October 2, 2013 12:28 pm

Hochschild Mining to buy out Peruvian silver mine partner

  • Share
  • Print
  • Clip
  • Gift Article
  • Comments

Hochschild Mining is to buy out its minority partner in two Peruvian silver mines in a $280m deal.

The acquisition by the UK-listed silver producer will increase its stake in its lowest-cost mine as well as a project set to come in at lower cost when it goes into operation next year.

Hochschild plans to issue between $48m and $96m of shares to contribute towards funding the acquisition. The miner will buy out the 40 per cent share in the two assets owned by IMZ, a Canada-listed miner.

One of the mines, Pallancata, produces more than 7m oz of silver and is Hochschild’s biggest cash flow generator. The other, Inmaculada, is set to be commissioned towards the end of next year and to produce about 12m oz annually.

The acquisition comes amid volatility in gold and silver prices and as some producers are setting aside expansion plans. Ignacio Bustamante, chief executive, said Inmaculada was one of the best deposits discovered in recent years and one that Hochschild wanted to focus on.

“This is the most logical acquisition we could make and something we have wanted for a long time, but market conditions would not allow us to do something that was a win-win for both parties. Current market conditions do allow us to do that,” he said.

Shares in Hochschild fell 11 per cent to 155p. Eduardo Hochschild, the group’s chairman and majority shareholder, will fund half of the equity increase.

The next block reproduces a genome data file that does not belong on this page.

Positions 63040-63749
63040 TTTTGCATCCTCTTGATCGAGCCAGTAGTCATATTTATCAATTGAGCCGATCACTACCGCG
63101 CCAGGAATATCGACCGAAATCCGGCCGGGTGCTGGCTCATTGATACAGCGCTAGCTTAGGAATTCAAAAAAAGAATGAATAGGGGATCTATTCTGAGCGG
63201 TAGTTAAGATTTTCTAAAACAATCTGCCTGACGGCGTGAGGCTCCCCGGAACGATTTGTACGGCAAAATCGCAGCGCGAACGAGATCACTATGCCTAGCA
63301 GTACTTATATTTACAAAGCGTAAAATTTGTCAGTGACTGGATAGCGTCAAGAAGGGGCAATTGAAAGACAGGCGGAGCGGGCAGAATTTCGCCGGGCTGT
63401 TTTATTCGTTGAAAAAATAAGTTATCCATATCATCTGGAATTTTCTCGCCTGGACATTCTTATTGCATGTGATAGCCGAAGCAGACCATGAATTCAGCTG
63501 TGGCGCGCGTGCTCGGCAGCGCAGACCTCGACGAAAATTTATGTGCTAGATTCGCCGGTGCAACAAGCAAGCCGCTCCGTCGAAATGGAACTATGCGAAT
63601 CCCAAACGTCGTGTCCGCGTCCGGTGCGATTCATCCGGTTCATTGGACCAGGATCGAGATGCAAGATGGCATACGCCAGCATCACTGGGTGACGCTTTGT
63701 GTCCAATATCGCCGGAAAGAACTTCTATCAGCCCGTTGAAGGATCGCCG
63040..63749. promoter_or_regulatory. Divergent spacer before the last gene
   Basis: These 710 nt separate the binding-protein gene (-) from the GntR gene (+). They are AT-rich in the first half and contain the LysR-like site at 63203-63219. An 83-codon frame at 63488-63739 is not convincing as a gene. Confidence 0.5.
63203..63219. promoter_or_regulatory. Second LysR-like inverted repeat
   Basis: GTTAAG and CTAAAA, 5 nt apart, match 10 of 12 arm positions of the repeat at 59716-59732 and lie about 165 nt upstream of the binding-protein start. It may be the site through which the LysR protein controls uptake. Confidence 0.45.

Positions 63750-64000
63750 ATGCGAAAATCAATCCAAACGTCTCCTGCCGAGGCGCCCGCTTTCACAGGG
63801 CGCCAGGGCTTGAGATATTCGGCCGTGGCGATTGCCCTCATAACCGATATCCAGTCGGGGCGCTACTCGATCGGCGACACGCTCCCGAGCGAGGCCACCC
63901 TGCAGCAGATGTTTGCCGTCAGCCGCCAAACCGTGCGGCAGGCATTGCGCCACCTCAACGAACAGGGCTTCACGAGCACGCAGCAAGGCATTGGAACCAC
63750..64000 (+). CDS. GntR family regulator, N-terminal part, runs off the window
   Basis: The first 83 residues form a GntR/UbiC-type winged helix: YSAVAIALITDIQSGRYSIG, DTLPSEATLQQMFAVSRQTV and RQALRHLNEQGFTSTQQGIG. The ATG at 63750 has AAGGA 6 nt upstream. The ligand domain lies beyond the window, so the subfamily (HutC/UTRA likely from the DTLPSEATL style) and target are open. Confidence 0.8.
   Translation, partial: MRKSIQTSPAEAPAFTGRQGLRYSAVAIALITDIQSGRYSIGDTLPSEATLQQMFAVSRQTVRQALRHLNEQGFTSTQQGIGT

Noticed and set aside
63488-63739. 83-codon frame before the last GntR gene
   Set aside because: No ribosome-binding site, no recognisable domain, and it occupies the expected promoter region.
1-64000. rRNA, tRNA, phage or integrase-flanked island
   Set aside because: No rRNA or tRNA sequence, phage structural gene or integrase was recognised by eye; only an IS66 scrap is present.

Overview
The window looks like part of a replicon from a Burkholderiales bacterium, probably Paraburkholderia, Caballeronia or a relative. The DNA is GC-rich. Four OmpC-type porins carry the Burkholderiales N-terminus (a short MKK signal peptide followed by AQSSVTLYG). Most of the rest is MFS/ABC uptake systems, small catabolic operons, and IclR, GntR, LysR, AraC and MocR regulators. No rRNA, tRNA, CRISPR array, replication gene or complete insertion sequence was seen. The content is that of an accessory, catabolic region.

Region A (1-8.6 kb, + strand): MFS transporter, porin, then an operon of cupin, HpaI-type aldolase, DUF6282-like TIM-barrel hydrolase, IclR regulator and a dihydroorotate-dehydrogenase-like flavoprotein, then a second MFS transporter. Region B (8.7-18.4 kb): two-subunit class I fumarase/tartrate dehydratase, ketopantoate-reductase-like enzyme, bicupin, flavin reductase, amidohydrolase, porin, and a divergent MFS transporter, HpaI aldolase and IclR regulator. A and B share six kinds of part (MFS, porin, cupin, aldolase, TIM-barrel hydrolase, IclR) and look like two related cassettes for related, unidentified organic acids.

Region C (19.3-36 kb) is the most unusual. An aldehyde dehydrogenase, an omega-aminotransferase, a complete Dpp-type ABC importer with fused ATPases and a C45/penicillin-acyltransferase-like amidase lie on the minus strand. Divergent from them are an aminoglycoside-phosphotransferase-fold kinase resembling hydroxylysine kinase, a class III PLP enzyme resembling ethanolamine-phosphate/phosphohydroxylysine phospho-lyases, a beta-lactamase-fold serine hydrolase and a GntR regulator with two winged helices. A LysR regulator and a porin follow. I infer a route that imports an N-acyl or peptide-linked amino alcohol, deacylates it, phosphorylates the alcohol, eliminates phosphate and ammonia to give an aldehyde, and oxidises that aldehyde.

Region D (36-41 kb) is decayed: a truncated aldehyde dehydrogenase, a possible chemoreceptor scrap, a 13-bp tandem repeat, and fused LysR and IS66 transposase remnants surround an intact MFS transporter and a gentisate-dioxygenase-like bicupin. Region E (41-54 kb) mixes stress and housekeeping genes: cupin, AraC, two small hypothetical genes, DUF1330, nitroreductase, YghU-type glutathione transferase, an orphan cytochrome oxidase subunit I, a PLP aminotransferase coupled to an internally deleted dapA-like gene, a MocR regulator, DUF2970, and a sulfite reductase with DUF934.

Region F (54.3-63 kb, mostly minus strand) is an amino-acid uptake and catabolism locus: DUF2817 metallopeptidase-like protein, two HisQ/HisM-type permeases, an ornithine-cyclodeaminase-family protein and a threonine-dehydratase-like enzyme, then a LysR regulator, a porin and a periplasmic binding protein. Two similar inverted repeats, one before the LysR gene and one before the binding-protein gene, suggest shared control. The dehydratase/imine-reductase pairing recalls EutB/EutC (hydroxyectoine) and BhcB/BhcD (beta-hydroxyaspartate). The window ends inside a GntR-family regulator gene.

Hochschild also announced $340m of acquisition bridge financing as part of a refinancing review. It still has to spend $230m to develop Inmaculada and will delay another Peruvian mine project, Crespo, postponing $80m of capital spending.

“We want to take a conservative approach and . . . have enough of a cushion to put Inmaculada into production,” said Mr Bustamante.

Analysts at Citigroup said the deal was a good long-term move at an “in line” price but came at a time when they expected the silver price to fall.

“It will now be a tough 18 months justifying the purchase into a falling silver price,” they said. “We would understand if analysts more positive than us on silver saw the purchase as more positive than we do.”

Nick Hatch, analyst at Westhouse, said: “This is a low risk deal. Hochschild already manages the assets . . . this is less risky than any other acquisition deal or project development that the company could possibly undertake.”

Copyright The Financial Times Limited 2015. You may share using our article tools.
Please don't cut articles from FT.com and redistribute by email or post to the web.

  • Share
  • Print
  • Clip
  • Gift Article
  • Comments

NEWS BY EMAIL

Sign up for email briefings to stay up to date on topics you are interested in

SHARE THIS QUOTE